In life there are few things that remain the same. My daughter probably gets tired of me reminding her that how she feels at this moment is only temporary, it will pass and things will change. Often my clients need to be reminded of the very same thing. When you are planning a future where change is the only certainty, flexibility is your only option. This applies not only to life in general, but also to financial planning – including your retirement.
One area that merits greater consideration early on is how you are going to retire. If you are in your late thirties, forties, or fifties, some financial solutions may already have expired, passed by, or been greatly impacted by the country’s current financial landscape, so further delay in retirement planning is not your best option. Many of us have been spoiled, living in a flourishing economy and surviving on credit for most of our adult lives. Now things have changed and we find it necessary to rethink our finances, particularly our retirement plans.
First, make sure you take advantage of any matching funds that may be available from your employer in pretax deferred compensation plans. Matching funds are like a raise in income, so don’t leave any money on the table. Increase your contribution to the full matching amount whenever possible. However, be aware that most of the time those funds alone will not suffice for your future retirement, and as you spend the money in retirement from these accounts you will be responsible for the related tax.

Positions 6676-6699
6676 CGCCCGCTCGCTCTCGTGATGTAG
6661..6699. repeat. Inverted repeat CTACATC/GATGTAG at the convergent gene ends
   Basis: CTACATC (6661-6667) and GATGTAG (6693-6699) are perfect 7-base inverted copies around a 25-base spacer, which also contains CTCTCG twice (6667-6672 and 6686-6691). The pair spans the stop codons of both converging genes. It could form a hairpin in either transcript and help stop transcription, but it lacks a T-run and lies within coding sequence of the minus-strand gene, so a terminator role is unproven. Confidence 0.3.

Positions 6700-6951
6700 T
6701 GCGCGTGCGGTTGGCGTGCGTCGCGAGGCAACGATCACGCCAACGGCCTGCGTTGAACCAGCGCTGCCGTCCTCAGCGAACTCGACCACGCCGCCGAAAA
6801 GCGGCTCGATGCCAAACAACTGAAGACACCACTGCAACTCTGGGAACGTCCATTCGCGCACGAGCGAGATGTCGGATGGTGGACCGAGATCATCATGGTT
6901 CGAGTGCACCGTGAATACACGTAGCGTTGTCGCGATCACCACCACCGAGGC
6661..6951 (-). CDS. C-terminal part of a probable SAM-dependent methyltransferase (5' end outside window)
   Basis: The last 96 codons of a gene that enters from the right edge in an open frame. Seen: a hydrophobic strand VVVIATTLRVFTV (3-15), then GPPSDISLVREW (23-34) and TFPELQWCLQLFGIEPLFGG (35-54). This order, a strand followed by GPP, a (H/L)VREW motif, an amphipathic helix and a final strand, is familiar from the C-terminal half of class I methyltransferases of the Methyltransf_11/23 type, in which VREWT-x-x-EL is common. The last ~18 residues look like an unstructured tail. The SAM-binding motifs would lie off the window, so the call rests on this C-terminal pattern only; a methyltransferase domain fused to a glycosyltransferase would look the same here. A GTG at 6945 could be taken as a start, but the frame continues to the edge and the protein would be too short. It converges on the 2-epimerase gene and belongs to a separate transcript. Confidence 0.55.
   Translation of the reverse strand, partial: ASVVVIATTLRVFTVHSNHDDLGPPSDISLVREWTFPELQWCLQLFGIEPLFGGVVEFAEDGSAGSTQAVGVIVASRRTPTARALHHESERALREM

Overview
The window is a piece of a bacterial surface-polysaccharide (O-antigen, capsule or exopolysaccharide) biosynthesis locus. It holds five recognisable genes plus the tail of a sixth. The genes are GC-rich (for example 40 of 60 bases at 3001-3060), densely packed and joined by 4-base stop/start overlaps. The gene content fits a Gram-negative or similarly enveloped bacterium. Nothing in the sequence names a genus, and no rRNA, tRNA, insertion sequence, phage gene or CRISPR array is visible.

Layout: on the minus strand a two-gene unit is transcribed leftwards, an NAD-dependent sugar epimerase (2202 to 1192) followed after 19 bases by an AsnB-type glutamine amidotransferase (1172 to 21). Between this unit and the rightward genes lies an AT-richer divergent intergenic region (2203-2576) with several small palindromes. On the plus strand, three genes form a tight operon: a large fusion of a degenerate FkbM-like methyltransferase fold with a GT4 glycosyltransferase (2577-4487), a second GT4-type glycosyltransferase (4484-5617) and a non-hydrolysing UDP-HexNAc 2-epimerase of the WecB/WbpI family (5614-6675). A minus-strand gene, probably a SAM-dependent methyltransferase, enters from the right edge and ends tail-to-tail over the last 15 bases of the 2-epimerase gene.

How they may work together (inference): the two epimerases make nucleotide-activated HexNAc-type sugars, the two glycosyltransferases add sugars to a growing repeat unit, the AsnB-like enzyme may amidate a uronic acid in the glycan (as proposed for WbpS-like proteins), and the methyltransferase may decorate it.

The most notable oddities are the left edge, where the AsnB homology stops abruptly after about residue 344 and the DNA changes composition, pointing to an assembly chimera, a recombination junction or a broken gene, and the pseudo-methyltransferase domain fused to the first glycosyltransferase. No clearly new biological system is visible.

Fine-tune your retirement plans by creating an after-tax saving strategy. Just like a diversified portfolio with different asset classes, the concept of diversity applies to how things are taxed. This is extremely important because we have no way of predicting where tax rates are going to be when we retire. Also, money that has been invested after tax allows for more flexible access and use of funds.
One more important note to parents: Don’t make the mistake of putting college savings for your children ahead of retirement plans for yourself. Everything we do affects our children positively or negatively, and the best college education in the world will not spare your children from the burden of you having to live with them in your elder years. In our current economy, retirement pensions are fading away and social security is being pushed back later and later in our lives. Our ability to remain independent in retirement is shrinking. Your retirement plan with a long-term goal of financial independence is truly the best gift you can give your children. Most of us will still be working while our children are in college so we can turn to other resources to help pay for their education: our working income, loans, grants, and the list goes on. This is the better alternative to emptying our retirement funds – or postponing them altogether. Otherwise, when we’re ready to retire, we’ll have to keep on working indefinitely and perhaps crowd their household because we didn’t have enough money saved.
Few things remain the same in life, but do you find yourself viewing your financial plans the same way you did before 2008? Are you flexible enough? Are you seeing things how they are, or how they were? Be proactive and get satisfying results. Plan today for tomorrow’s retirement. One day, sooner versus later, you and your family will be glad you did.